The final hill climb to Poggio will be just 5,4 kilometers before the finish line. That’s where the action begins. Moreover, these two hill challenges are followed by a technically hard and treacherous descent. Riders need to stay focused on the descent not to trigger a crash and then with what’s left of their strength gun for the victory on the last pivotal 750 meters sprint.

General Manager of Gazprom – RusVelo Renat Khamidulin gave a comment about the upcoming race: “The unique spirit of iconic Milan – San Remo feels long before the race. It’s quite hard to predict which challenges riders will face during this long racing day and of course the weather plays a huge role. Sprinters usually have great chances to win on Milan-San Remo. However, classic riders who can show powerful finish are also able to set a fierce competitive tempo on the final kilometers. That’s what we considered when we were forming the line-up and determining the tactic. We will compete for our main desire – to become a part of monumental “La Classicissima” history.”

Line-up of Gazprom – RusVelo:
Pavel Brutt, Ivan Savitskiy, Roman Maikin, Ivan Rovny, Artur Ershov, Alexander Porsev, Nikolay Trusov, Alexey Tsatevich.

Jürgen Roelandts looks ahead to Milan-Sanremo
Upcoming Saturday, it is the first big classic of the cycling season: Milan-Sanremo. It is impossible to predict who will be the winner on the Via Roma after 291 kilometres trough North-Italy. Jürgen Roelandts, third last year, looks ahead to the 108th edition of an absolute monument.

Traditionally ‘La Primavera’ starts in Milan and the riders finish after almost 300 kilometres on the Via Roma. The charm of Milan-Sanremo is the distance and the tough finale with Cipressa and Poggio. The race can explode on the Cipressa, after 269.5 kilometres. The 5.5 kilometres long climb has an average gradient of 4.1%. On the Poggio the riders who want to finish solo or go the finish with a small group have to attack. The climb is four kilometres long and has an average slope of 3.7%. The steepest part of the Poggio is just before the top. After the final climb it’s a technical descent to Sanremo.

Jürgen Roelandts: “I’m feeling good. I had been struggling with a cold since Strade Bianche. A severe sinusitis held me back, but that’s over now. It was important to fully recover and I did. The plan was to get in a better condition during Tirreno-Adriatico. The tough stages and the good weather were the ideal circumstances to prepare myself for Milan-Sanremo and the rest of the classic season. I became stronger past week. Last Wednesday, during the first stage, I was coughing really hard the whole time. It was all about surviving at that moment. But because of the warm weather and the team doctor I got well very soon. Tirreno-Adriatico was an excellent preparation for Milan-Sanremo.”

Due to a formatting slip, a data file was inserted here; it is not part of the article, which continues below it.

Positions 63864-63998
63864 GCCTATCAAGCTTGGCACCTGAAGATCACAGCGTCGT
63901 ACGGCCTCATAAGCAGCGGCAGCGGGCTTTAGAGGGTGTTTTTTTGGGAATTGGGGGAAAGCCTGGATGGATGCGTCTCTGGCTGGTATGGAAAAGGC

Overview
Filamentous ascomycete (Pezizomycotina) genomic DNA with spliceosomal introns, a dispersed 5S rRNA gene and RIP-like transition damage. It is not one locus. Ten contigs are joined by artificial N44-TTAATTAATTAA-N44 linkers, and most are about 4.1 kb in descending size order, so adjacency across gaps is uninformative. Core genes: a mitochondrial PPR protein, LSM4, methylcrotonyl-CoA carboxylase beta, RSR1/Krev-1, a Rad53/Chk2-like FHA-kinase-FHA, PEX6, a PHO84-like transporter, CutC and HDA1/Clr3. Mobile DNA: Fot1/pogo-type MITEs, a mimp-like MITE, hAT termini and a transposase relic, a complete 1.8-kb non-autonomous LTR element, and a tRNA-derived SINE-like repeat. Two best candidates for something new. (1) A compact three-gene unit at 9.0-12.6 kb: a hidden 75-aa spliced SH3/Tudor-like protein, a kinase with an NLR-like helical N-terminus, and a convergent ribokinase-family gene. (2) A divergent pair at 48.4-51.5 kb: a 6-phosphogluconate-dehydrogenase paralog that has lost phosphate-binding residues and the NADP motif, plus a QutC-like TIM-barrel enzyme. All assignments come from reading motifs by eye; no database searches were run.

“The ideal scenario to win Saturday is a little bit like last year, when I became third. I hope there’s no headwind, so there will be more attacks on the Poggio and we’ll go with a smaller group to the finish. At that moment it’s up to me to react and jump on the wheels. The chance to win is always bigger this way. If there is a tough headwind it’s impossible to stay out of the clutches of the peloton. You would have to win the group sprint which is automatically more difficult for me. It could be that the race explodes on the Cipressa but I think it will be decided on the Poggio. I’m focussing on myself and I’m looking at no one else. The competition is too big to focus on them.”

“I’m looking forward to Saturday! It’s one of the most beautiful races during the season. Milan-Sanremo is on my top three list of favourite races. I know I have a chance to set a good result.”

Line-up Lotto Soudal:
Lars Bak, Tiesj Benoot, Jens Debusschere, Tony Gallopin, Tomasz Marczynski, Jürgen Roelandts, Marcel Sieberg and Tim Wellens.
Sports director: Herman Frison.

Jürgen Roelandts in Kuurne:

In MSR, a ‘Race of Many Outcomes’
Milano-Sanremo. La Primavera. The first of the Monuments. The longest day.

The Italian one-day classic is eagerly anticipated and carefully analyzed. Cannondale-Drapac brings a spirited young squad to Milan for the 108th running of the Italian one-day classic. The team of eight hopes to be in the mix when the race hits the Poggio.

“Milano-Sanremo is a race of many outcomes,” said sport director Fabrizio Guidi. “The last few years, it was a sprint but it’s never certain. We can’t predict it. There arrives 40 riders or three. It is always some surprise. For me, that is a key point of the race. I think we have riders to put up their hands for all the outcomes,” Guidi added. “We can be a surprise factor on Saturday.”

The course for the 2017 La Primavera is unchanged from the previous year. The first half of the 291-kilometer race is flat and fast. The Passo del Turchino comes around the mid-point of the race – at 142 kilometers – and marks the highest point of the race. It’s too early to factor into the action that will follow.

It’s in the final 60 kilometers that the race truly captivates. There are five short climbs that span this period: Capo Mele, Capo Cervo, Capo Berta, the Cipressa and the Poggio. The first three may thin down the field. The final two serve as inspiration for race-winning moves and selections.

“I’m really looking forward to doing the 300 kilometers,” said Milan-Sanremo first-timer Toms Skujins. “It might sound silly, but I’ve never raced that long of a distance. However, I’m most looking forward to opening the spring classics with the first Monument of the year. It’s a huge race around the world and always a pleasure to spectate. I’m stoked be a part of the actors this time around.”